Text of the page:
No one will ever confuse me with an auto racing fan. When I was in the Army at Fort Benjamin Harrison in suburban Indianapolis, everyone in our company had free tickets to the Indy 500. All we had to do was wear our uniforms.
Some of my buddies and I chose to go to Purdue and IU campuses and check out the girls.
Major auto racing events still bring back thoughts of its origins when “˜shine running was why cars had to be fast to outrun the law. “˜Shine is short for moonshine whiskey.
One year when I taught in a one-room school in the mountains of Eastern Kentucky, two of my female students always missed on the first day of the month. Yet they would ride by as fast as they could on horses with saddle bags bulging.
Kids will tell you everything. They told me that the girls’ daddy shined and they were taking it down the road where a man from another county would pay them for the whiskey.
They would, be back in school the next day.
Roar of engines
After I came to Louisville I would take my kids to Fairgrounds Stadium to see the Triple-A team play baseball, but it didn’t take long for them to hear the roar of engines racing at the nearby Fairgrounds Speedway where Bob Hall was the head man. My kids would say, “That sounds exciting; let’s go over there and see the cars race.”
Something happened last week that might make a racing fan out of me.
A young, clean-cut, well-spoken driver just a couple of days over 20 won the Daytona 500 in his first attempt. He was a breath of fresh air for auto racing, so happy and unbelieving that he had just won a million dollars and the Daytona 500.
He’s from Knoxville!
NASCAR – that stands for National Association for Stock Car Auto Racing – is hurting and Trevor Bayne may just be the spark that could add millions of young fans. The only thing that Kentuckians may have against him is that he is from Knoxville, Tenn. You know what Tennessee football team plays in Knoxville.
The new Daytona 500 champion said, “I keep thinking I’m dreaming, I really do.”
If Bayne isn’t a flash in the pan and keeps winning, he could be the spark that ignites NASCAR’s engine. One thing’s for sure, he will bring out the young girls.
Now back to ball
All during this topsy-turvy college basketball season, I have had a feeling that this will be one NCAA championship made to order for a great coach to steal. I only know one really great coach and he is Duke’s Mike Krzyzewski.
Duke is pretty good. No really big ups or downs. Its players are smart. The Blue Devils don’t beat themselves. And in my readership area, this may be surprising but Duke has some seniors!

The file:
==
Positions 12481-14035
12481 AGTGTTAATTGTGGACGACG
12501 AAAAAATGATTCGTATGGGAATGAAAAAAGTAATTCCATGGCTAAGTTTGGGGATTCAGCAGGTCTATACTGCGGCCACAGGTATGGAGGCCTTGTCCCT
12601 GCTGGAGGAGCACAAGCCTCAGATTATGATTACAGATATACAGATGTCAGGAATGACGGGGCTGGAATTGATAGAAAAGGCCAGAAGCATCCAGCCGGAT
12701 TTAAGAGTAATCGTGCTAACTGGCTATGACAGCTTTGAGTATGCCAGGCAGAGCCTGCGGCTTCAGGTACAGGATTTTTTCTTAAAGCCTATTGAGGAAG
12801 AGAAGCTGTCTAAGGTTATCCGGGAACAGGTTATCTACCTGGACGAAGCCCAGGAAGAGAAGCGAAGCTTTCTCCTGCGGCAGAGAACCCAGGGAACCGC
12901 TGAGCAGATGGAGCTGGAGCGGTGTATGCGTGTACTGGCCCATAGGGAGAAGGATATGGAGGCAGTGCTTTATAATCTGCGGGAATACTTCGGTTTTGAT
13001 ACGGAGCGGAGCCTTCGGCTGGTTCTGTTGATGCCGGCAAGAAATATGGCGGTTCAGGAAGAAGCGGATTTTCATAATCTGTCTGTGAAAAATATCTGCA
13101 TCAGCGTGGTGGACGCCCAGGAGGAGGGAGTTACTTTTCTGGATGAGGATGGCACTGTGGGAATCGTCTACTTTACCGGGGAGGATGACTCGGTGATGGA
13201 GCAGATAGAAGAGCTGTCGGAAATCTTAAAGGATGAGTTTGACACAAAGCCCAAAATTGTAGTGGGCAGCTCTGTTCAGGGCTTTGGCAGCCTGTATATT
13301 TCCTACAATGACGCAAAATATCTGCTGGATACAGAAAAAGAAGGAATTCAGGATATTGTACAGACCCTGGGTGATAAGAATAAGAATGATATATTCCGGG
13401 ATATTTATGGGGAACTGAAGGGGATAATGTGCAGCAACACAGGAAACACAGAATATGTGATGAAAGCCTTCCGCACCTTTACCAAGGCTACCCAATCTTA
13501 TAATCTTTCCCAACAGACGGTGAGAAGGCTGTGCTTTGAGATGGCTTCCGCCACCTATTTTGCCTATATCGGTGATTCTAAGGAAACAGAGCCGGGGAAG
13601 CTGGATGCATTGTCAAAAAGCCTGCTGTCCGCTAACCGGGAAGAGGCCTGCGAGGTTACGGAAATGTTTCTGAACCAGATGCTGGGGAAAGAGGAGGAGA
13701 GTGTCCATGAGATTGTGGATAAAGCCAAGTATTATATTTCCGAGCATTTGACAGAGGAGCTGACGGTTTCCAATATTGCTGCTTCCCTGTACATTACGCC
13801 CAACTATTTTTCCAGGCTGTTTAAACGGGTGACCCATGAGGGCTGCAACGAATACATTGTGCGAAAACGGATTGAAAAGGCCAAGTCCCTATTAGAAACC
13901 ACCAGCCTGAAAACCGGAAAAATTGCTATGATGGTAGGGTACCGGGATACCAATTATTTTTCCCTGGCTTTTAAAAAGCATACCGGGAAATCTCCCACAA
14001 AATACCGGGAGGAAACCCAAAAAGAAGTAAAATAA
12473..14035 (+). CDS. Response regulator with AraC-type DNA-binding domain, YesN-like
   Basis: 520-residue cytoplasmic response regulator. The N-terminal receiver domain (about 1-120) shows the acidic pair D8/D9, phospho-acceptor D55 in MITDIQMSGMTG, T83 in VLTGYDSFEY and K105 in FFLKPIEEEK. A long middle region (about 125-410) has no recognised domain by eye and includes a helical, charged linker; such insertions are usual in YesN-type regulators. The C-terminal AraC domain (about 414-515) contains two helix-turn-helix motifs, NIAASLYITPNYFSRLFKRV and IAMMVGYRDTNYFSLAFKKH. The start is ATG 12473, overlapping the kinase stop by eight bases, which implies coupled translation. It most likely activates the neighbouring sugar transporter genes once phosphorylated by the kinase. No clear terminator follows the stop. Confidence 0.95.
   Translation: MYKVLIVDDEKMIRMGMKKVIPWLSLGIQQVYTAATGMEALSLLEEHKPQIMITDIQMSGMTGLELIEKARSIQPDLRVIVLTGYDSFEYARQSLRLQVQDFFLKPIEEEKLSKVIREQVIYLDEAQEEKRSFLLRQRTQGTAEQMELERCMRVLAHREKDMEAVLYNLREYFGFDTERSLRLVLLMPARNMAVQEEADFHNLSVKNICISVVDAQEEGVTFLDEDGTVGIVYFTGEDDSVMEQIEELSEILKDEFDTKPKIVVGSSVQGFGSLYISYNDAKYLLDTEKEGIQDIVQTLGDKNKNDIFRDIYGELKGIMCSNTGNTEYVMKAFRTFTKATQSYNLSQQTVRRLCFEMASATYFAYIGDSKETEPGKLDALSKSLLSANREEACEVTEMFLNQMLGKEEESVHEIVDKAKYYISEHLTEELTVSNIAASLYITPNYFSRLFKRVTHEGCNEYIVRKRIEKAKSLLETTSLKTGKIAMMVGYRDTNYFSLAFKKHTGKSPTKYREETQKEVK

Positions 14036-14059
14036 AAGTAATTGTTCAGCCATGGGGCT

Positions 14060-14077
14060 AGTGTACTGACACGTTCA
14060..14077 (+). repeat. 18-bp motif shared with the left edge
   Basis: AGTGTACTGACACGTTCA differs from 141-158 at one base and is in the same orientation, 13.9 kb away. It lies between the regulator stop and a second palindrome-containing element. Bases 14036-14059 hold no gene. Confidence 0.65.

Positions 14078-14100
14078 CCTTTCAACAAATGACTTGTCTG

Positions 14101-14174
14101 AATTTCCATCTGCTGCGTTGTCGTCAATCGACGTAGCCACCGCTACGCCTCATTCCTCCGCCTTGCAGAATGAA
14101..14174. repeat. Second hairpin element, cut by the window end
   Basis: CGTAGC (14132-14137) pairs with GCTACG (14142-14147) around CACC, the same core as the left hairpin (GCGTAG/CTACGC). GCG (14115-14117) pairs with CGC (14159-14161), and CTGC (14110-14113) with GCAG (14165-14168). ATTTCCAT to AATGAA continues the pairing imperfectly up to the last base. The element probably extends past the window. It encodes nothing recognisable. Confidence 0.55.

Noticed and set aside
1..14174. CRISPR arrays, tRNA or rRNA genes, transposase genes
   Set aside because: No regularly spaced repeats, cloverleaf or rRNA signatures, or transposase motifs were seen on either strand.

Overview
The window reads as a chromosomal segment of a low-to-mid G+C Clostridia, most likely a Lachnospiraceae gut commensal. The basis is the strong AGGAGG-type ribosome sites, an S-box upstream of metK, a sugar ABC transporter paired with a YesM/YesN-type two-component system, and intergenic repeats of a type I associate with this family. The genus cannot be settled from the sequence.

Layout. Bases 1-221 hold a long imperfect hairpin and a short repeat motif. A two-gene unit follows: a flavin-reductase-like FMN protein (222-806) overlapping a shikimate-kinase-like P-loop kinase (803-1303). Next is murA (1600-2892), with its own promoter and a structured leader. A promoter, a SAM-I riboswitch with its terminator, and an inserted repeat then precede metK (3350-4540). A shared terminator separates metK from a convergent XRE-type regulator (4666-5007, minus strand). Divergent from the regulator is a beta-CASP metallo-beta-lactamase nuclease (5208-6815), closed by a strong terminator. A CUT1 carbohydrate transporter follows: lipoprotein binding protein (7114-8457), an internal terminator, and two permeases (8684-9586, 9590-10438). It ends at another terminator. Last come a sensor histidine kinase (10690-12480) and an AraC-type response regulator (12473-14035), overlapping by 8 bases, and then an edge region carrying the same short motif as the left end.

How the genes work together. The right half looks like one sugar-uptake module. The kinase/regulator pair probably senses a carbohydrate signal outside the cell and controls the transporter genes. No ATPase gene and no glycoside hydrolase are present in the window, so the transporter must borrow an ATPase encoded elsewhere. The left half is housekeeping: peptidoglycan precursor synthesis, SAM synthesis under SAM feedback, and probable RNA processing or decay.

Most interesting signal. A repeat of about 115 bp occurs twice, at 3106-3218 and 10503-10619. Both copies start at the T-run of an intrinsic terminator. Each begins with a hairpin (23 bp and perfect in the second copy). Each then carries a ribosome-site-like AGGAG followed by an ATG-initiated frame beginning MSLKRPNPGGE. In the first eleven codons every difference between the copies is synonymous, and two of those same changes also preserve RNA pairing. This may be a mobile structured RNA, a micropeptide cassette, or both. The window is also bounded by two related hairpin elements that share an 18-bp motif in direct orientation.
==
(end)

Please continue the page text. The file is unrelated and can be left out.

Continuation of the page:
If you are a UK fan and don’t like Coach K, you should, and here’s why: The last game that Cawood Ledford, the Voice of Wildcat football and basketball, called was when Duke knocked the Wildcats out of the NCAA on Christian Laettner’s shot in overtime 104-103 in the East Regional at Philadelphia.
One of the first things that the Duke coach did was to walk across the floor and tell Cawood how much he meant to college basketball and that he was sorry that the great broadcaster was retiring.
Heard it all?
Just when we think that we’ve heard it all, some idiotic Alabama fan poisoned two oak trees where Auburn football fans gather before football games. Police have charged him with dumping poison that most likely will kill the trees. Before the trees die, he should be made to climb one of the trees with a rope around his neck – and jump!
A nice thing occurred recently when some small private schools in Louisville traveled to Jackson, Ky., to play in an invitational, basketball tournament sponsored by Riverside Christian, a small school in Breathitt County. The school has just 37 students. The tournament was played at Breathitt County High’s gym in Jackson.
I hope that the Louisville schools can have an invitational next season in the state’s biggest city and let Riverside’s kids see (maybe even play!) at KFC Yum! Center.
What a joyous education tool that would be.
Many moons ago, coaches of two mountain schools, Carr Creek’s Morton Combs and Hindman’s Pearl Combs, started bringing their teams to Louisville to play Louisville Central and St. Xavier. Then the teams would switch opponents the following night.
When Central returned, games in Knott County coach Bill Kean’s all-black Yellowjackets would stay in the homes of mountain kids.
Talk about a learning experience!
Riverside Christian is at Lost Creek, Ky.
About the Author (Author Profile)
Earl Cox, Sports Columnist
Earl doesn¹t just write about sports legends, he counts many of them as his
friends. A member of the Kentucky Athletic Hall of Fame, he has been writing
about sports for 60 years. Incidentally, that¹s about how long it’s been
since he¹s cleaned his desk but he knows where everything is.